2). "Big Red" tries over and over to do as Bashful had done.

1). No Fair! We want up there, too! Bashful takes a drink in the seemingly inaccessible birdbath.

Categories: Red Foxes | 1 Comment

Fox Interactions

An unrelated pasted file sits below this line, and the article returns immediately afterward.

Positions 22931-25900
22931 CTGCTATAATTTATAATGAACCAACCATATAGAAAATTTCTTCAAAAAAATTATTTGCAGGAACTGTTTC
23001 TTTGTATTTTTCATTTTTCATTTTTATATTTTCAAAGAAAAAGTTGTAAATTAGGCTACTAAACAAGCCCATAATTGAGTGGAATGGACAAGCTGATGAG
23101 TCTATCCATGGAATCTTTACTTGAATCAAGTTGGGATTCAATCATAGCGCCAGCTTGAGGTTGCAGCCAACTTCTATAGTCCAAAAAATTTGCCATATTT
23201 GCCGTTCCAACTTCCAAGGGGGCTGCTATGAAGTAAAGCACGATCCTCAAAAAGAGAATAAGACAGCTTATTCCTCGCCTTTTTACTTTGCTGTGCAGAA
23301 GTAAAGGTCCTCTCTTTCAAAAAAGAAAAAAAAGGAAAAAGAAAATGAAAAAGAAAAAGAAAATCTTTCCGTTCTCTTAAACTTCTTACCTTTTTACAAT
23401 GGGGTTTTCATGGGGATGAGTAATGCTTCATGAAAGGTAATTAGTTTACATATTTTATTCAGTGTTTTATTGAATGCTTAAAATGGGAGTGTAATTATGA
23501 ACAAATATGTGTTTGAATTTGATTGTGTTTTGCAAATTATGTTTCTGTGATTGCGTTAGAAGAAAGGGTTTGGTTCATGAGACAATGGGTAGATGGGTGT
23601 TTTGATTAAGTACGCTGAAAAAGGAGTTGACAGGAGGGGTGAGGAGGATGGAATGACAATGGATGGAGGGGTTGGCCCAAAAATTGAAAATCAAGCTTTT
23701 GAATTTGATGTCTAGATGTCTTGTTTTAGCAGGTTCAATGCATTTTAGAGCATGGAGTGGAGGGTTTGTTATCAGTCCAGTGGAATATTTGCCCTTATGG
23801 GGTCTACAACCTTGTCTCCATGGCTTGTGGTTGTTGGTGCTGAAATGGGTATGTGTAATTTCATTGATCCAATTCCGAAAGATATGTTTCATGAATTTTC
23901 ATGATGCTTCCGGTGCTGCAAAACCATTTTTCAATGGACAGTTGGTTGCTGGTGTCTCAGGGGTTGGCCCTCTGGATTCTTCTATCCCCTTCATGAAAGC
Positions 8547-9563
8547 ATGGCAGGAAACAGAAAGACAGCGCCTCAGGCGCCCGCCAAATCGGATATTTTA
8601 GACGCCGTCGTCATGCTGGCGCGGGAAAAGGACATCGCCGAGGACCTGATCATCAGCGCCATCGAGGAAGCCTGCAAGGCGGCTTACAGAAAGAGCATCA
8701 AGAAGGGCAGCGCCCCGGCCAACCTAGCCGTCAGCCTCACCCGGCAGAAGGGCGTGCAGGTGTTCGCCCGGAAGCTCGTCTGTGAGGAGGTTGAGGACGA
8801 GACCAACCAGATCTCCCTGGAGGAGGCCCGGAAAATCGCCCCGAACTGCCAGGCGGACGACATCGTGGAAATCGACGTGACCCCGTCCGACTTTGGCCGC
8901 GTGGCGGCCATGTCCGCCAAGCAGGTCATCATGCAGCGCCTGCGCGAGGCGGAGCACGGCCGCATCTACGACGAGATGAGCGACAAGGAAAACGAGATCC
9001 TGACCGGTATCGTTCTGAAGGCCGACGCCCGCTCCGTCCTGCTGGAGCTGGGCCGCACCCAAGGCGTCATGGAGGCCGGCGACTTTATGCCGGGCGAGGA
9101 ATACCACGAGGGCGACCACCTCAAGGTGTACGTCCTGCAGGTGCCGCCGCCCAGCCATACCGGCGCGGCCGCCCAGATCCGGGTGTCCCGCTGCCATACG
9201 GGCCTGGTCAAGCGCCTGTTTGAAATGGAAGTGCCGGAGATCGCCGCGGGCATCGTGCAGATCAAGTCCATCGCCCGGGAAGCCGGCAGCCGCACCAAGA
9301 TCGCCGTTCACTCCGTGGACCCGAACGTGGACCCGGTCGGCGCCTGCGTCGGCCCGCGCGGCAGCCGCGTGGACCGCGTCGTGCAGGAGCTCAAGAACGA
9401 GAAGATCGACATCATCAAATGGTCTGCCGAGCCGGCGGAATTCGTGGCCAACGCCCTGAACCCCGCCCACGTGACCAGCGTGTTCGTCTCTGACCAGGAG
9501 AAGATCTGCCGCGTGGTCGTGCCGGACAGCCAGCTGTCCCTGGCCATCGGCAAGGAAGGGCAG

Fox watching involves either discovery or confusion.  Having a background in canine behavior (or experience with more than one canine) really allows the watcher to have a better idea of just what is going on.  As the fox kits grow, their interactions become more adult-like.  They don’t tend to greet one another……after all, they are all living together and know each other well.  But there does seem to be a pecking order which establishes quite young, according to the fox research I have read (the best is a book entitled:  Red Fox, The Catlike Canine by J. David Henry, ISBN 1-56098-635-2, Smithsonian Press).  He said, “…..at about 25 days of age, the kits begin to fight viciously; they clash with each other in short, serious….contests….[to]….establish a strict dominance hierarchy during the following ten days.  The alpha (or dominant) member of the litter establishes itself, and the hierarchical process continues all the way down to the omega animal.  Evidence suggests that these dominance relationships among the cubs are stable and have a great bearing on their survival….The largest member of the litter, whether male or female, usually becomes the alpha pup.  By early May the fox kits …..begin to come above ground for longer periods of time.  At this point the hierarchy is solidly established, and the aggressiveness of  the cubs actually diminishes.  Gradually they become more social, playful, and puppylike.”